Practicing Safety While Driving in Snow
Law enforcement officials give advice for driving safely when snow and ice cover the roads.
There's a green light up ahead. You’re cruising along in an inch or two of snow. The road feels pretty smooth so you’re not too worried. Plus, you know your car. You know what it can do.
The light turns yellow. The car in front of you is slowing. You push down on the brake. Your car slips. You wrestle the wheel. You’re getting close to the car ahead. You honk your horn. The driver in front of you looks up just in time to see you slam into his back bumper.
This is a pretty common scenario when snow pays a visit.
To keep you from experiencing the scenario above, here are some tips for weathering the storm:
James Soules, owner of Focus Driving School, LLC in Bloomingdale, explained that the “biggest thing is to keep a good following distance.”
Butler Police Capt. Ciro Chimento agreed. “Give at least three times the amount of space you would allow during normal conditions," he said.
As Lt. John Schwartz of the Kinnelon Police Department said, speed is the second biggest problem people who get in accidents have when driving in snowy conditions. “People don’t realize how much speed affects your driving in those conditions," he said. "They don’t break soon enough.”
Both law enforcement officials and Soules agreed that over-confidence in your car’s capabilities can be a real detriment.
“A lot of people feel that since they have four-wheel drive, they can go anywhere. They challenge the snow and try to go anywhere. The problem is that you may be able to go but you won’t be able to stop,” Schwartz said.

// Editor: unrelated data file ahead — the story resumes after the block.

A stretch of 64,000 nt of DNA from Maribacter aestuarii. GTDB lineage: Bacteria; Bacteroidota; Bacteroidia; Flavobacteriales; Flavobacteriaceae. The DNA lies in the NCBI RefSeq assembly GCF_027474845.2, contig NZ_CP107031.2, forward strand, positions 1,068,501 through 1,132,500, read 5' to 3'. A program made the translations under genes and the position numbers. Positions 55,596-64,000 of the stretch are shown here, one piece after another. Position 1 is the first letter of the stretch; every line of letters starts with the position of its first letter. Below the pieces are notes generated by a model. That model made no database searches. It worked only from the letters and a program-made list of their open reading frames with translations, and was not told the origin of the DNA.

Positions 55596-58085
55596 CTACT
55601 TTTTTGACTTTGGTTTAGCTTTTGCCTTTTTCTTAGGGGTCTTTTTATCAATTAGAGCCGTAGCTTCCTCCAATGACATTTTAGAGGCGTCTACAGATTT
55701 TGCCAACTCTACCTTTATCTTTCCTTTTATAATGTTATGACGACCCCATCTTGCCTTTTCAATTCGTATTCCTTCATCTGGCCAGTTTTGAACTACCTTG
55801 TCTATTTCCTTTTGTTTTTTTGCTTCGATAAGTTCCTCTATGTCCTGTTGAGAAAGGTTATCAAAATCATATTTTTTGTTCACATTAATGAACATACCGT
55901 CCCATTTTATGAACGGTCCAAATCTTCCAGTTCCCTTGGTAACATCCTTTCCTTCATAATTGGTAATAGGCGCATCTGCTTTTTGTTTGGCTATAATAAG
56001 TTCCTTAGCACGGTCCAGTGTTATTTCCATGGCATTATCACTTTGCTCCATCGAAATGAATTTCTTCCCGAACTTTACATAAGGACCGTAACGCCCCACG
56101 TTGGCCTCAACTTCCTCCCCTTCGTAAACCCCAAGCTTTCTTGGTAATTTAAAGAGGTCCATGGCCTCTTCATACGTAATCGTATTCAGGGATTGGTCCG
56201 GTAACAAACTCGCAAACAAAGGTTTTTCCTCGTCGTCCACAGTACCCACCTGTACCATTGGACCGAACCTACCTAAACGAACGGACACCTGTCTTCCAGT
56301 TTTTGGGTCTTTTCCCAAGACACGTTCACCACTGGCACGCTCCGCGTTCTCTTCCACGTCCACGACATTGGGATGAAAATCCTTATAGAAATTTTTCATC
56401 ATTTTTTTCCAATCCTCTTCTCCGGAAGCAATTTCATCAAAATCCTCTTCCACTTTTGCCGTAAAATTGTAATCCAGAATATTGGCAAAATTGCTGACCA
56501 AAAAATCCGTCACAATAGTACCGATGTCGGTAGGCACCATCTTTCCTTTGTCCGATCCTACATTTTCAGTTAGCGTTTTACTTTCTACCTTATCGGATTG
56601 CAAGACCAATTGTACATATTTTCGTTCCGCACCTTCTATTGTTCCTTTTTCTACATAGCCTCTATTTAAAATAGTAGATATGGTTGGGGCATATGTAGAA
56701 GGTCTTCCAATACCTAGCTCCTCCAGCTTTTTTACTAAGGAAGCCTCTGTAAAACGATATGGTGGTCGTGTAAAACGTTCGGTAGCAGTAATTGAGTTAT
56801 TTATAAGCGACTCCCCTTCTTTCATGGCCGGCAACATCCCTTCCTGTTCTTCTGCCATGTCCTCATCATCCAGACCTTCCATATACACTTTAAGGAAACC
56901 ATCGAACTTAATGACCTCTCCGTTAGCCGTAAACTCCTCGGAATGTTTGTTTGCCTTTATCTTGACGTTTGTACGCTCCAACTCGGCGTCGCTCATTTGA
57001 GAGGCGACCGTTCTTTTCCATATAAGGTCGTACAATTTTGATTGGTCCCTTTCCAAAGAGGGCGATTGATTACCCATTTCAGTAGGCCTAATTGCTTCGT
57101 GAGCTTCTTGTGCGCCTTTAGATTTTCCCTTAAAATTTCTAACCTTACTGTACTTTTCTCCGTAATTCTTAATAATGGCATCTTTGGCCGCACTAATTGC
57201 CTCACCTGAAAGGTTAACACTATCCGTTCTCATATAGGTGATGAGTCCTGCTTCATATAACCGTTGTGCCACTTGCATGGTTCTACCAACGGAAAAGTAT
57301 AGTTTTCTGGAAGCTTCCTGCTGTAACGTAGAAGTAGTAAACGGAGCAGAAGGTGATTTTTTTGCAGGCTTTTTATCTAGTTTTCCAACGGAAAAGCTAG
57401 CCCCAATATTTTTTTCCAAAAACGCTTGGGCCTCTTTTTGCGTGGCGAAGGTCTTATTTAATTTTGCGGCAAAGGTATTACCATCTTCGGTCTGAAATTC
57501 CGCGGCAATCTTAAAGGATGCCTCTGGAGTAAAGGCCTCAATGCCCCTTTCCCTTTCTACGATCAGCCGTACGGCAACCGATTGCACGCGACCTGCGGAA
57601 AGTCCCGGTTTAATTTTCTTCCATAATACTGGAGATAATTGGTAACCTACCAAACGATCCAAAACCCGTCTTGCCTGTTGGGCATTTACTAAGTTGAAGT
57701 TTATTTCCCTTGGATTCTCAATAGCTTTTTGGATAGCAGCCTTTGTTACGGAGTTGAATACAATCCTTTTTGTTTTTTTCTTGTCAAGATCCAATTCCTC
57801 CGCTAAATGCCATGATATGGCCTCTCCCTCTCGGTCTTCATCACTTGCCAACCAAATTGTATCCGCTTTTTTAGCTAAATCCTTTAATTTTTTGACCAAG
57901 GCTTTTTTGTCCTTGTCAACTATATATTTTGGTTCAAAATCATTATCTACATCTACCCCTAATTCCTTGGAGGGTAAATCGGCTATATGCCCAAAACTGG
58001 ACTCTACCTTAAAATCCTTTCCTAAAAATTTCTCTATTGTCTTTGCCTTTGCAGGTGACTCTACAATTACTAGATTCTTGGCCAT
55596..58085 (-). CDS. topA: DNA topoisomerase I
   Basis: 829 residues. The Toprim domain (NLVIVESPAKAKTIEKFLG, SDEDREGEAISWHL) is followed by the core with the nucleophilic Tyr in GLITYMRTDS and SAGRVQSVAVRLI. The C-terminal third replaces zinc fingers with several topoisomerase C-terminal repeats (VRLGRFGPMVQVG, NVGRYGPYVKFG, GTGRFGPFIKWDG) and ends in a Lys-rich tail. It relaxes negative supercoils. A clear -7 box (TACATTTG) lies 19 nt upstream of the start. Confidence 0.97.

“A lot of times, people with SUVs, they’re a little more confident in them than they really should be,” Soules said.
Sgt. Mark Johnson, of the Bloomingdale Police Department, gave some snow day advice. “Pay attention to the news broadcasts and when the broadcasts tell you that you really shouldn’t go out unless it’s an absolute emergency, then you should adhere to that advice,” Johnson said.
Schwartz reiterated, “Do not make your normal trips out. Alter your travel behavior and patterns. If you don’t have to leave your house, don’t leave your house. If you know a storm is coming, prepare to stay in your house for a day or two.”
If you must travel during a snowy day, remember to drive slow-much slower than you typically drive-and to keep a fair amount of distance between your vehicle and the one in front of you. If you need to brake, pump your brakes repeatedly instead of slamming on them at the last minute. If you hit your brakes hard at once, your car could slide and you may lose control of the vehicle.